Poland is looking into demanding reparations from Germany for the massive losses inflicted on the country during the Second World War, an official said.
The Polish parliament’s research office is preparing an analysis of whether to make the claim and will have it ready by August 11, said Arakadiusz Mularczyk, a politician with the ruling Law and Justice party.
The step comes after Jaroslaw Kaczynski, Poland’s most powerful politician, said in a recent interview that the “Polish government is preparing itself for a historical counteroffensive”.
“We are talking here about huge sums, and also about the fact that Germany for many years refused to take responsibility for the Second World War,” Mr Kaczynski, who is the leader of the conservative ruling party, told Radio Maryja last week.
The massive suffering inflicted on Poland has been a topic of public discussion recently as the country marked the anniversary of the start of the Warsaw Uprising of 1944 on Tuesday.
The doomed revolt against the Nazi German occupying forces resulted in the killing of 200,000 Poles and the near total destruction of Warsaw.
Amid the observances, defence minister Antoni Macierewicz said Germans need to “pay back the terrible debt they owe to the Polish people”.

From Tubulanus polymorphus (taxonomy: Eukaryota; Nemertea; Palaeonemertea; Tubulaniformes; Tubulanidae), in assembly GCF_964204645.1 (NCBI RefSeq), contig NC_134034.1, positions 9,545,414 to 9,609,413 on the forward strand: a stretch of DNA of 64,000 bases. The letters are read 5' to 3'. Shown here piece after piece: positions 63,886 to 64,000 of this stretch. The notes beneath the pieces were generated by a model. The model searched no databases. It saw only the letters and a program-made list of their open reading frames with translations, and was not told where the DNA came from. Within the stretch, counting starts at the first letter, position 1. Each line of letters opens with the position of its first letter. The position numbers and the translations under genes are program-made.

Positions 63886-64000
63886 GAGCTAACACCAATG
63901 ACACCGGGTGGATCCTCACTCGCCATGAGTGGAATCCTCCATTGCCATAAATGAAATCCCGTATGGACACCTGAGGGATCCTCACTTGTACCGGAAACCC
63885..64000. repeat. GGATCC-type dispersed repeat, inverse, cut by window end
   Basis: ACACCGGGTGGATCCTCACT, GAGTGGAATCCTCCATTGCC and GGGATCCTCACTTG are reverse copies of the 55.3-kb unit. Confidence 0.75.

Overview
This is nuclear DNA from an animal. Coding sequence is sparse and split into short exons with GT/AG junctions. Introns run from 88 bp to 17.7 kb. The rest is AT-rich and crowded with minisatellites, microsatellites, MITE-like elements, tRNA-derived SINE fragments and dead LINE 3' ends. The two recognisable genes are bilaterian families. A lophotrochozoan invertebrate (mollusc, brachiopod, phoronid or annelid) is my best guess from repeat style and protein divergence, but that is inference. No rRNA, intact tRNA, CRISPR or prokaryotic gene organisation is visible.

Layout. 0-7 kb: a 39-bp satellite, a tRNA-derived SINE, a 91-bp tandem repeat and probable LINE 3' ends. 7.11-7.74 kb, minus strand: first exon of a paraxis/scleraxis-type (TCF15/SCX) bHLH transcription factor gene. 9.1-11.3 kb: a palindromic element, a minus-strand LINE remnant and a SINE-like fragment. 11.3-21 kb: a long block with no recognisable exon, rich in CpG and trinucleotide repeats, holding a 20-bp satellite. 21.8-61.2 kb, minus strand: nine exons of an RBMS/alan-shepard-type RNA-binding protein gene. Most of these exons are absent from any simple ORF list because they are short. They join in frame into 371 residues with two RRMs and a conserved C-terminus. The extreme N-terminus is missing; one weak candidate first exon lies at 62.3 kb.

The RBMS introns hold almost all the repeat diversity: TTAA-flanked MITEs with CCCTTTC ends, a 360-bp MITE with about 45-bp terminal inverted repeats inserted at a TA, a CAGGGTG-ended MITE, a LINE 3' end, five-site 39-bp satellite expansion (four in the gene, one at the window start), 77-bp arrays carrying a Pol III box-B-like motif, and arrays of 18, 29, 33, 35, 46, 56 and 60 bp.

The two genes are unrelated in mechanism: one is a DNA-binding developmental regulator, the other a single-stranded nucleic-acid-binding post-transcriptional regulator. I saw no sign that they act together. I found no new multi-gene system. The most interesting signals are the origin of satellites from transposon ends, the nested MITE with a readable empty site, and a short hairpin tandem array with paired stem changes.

The Second World War, which began with the German invasion of Poland in 1939, killed nearly six million Polish citizens and wrought huge material loss on the country, including the destruction of churches and other cultural treasures and entire cities.
Mr Kaczynski also called for reparations from Germany when he was prime minister more than a decade ago, creating some tensions between Poland and Germany, which are important trade partners and allies in Nato and the European Union.
Germany has paid billions of euros over the years in compensation for Nazi crimes, primarily to Jewish survivors, and acknowledges the country’s responsibility for keeping alive the memory of Nazi atrocities and atoning for them.
Poland’s former communist government said it would not make claims on Germany.
Mr Macierewicz said on Tuesday that the communist-era Poland was a “Soviet puppet state” whose decision is not legally valid today.